- parallel imports should not be penalised if the rights holder’s actions contradict the principle of good faith and thus pose a threat to life and public health or interests;
- parallel imports and counterfeiting should be addressed differently, unless the revenues lost by the rights holder are comparable; and
- goods involved in parallel imports may be subject to destruction only in case of their insufficient quality or if they pose a threat to health, life or security of the public, environment or cultural heritage.
Anti-counterfeiting and enforcement
Under Article 1515 of the Civil Code, goods, label tags or packages with an illegally allocated trademark or a mark confusingly similar to a registered trademark are regarded as counterfeit. The code entitles the trademark owner to claim the withdrawal and destruction of the counterfeit goods. The trademark owner has the right to choose the form of reparation: apart from restitution, the rights holder may opt for compensation of between Rb10,000 and Rb5 million (approximately €140 to €70,000), depending on the scope of the violation. The rights holder may also choose to claim double the cost of the counterfeit goods or double the cost of the right to use the trademark legally.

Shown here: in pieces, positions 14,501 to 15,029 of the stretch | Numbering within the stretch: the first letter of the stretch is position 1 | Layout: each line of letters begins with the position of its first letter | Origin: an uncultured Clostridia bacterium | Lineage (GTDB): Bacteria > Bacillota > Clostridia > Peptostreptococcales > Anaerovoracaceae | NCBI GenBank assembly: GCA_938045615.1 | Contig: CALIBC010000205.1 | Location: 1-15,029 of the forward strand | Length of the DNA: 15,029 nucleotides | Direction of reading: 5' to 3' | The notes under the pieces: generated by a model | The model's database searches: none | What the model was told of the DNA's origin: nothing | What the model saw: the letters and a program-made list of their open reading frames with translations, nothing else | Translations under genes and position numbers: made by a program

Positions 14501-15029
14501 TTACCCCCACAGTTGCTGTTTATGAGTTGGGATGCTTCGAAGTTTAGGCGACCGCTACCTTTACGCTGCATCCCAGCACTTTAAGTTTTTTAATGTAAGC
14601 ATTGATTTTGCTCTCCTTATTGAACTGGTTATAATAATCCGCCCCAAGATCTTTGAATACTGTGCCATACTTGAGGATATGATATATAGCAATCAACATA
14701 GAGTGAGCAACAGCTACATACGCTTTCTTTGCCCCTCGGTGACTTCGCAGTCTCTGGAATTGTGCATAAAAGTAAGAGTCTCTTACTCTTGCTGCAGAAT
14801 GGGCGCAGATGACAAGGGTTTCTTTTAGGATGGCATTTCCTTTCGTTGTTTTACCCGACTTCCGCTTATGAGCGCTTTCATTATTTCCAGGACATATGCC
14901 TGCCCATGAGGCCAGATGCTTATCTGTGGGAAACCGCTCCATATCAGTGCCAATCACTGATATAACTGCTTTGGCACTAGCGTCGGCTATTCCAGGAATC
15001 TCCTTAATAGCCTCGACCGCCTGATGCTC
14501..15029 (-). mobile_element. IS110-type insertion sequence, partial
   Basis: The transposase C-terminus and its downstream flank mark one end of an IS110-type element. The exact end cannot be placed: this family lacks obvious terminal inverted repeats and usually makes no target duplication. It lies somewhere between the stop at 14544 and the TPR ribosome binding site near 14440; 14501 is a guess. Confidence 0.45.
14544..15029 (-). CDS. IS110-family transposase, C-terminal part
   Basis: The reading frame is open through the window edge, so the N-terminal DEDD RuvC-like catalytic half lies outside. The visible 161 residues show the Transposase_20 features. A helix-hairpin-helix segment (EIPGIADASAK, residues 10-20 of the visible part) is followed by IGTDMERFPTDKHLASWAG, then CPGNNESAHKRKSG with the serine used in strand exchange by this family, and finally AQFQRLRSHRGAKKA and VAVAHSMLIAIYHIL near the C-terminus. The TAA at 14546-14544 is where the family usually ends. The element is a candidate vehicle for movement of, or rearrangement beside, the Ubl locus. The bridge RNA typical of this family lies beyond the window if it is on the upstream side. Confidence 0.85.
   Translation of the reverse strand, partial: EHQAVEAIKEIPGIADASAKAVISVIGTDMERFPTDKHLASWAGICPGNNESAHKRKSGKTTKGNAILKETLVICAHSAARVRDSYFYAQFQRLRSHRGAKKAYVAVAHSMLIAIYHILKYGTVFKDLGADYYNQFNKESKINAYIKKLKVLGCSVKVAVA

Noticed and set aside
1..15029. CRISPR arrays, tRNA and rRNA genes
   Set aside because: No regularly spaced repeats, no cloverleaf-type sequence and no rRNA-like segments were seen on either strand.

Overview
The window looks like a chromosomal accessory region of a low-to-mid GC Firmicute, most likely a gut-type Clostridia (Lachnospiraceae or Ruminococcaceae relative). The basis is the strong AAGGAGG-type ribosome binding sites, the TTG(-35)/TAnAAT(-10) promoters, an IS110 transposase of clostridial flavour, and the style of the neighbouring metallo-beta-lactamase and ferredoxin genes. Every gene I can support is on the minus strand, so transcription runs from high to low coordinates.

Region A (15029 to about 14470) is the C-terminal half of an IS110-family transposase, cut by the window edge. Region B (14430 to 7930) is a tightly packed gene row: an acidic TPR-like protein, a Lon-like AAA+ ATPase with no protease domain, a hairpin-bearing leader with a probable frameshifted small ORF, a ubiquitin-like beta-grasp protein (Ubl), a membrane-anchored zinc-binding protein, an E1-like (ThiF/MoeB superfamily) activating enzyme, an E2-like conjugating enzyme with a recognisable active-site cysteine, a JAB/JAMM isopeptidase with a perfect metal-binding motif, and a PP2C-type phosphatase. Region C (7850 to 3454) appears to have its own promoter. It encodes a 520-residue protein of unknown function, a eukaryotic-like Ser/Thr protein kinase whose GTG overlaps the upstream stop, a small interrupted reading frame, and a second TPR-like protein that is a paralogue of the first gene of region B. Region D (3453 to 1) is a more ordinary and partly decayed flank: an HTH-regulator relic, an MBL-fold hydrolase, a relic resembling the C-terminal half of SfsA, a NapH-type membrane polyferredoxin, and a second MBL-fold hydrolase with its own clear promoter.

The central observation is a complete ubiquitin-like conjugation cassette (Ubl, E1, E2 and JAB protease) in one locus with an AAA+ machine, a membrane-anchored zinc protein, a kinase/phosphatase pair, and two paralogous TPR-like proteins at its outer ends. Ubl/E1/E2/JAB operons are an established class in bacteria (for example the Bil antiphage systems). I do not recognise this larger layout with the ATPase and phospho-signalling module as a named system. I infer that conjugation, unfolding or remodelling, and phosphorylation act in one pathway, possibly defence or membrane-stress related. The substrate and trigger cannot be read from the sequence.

The liability for illegal use of trademarks is laid down in Article 14.10 of the Code of Administrative Offences. If the illegal use of a trademark occurs repeatedly or causes substantial damage (exceeding Rb250,000 (approximately €3,500)), the crime attracts criminal liability under Article 180 of the Criminal Code, which, depending on the number of participants involved, may amount to a Rb1 million fine (approximately €14,000) or up to six years’ imprisonment with a Rb500,000 fine (approximately €7,000).
In accordance with the Federal Service for Surveillance in Healthcare and Social Development – the executive body supervising the circulation of medicines in Russia – pharmaceutical counterfeiting has experienced a noticeable decline in recent years. Experts relate the decline to the 2015 upgrade of administrative and criminal penalties. Before 2015 the distribution of falsified and counterfeit medicines (distinguished from one another by the Law on the Circulation of Medicines) was liable to the same punishment as luxury goods. In 2015 the Criminal Code and the Code of Administrative Offences were amended to make misconducts performed on the pharmaceuticals market subject to more stringent penalties.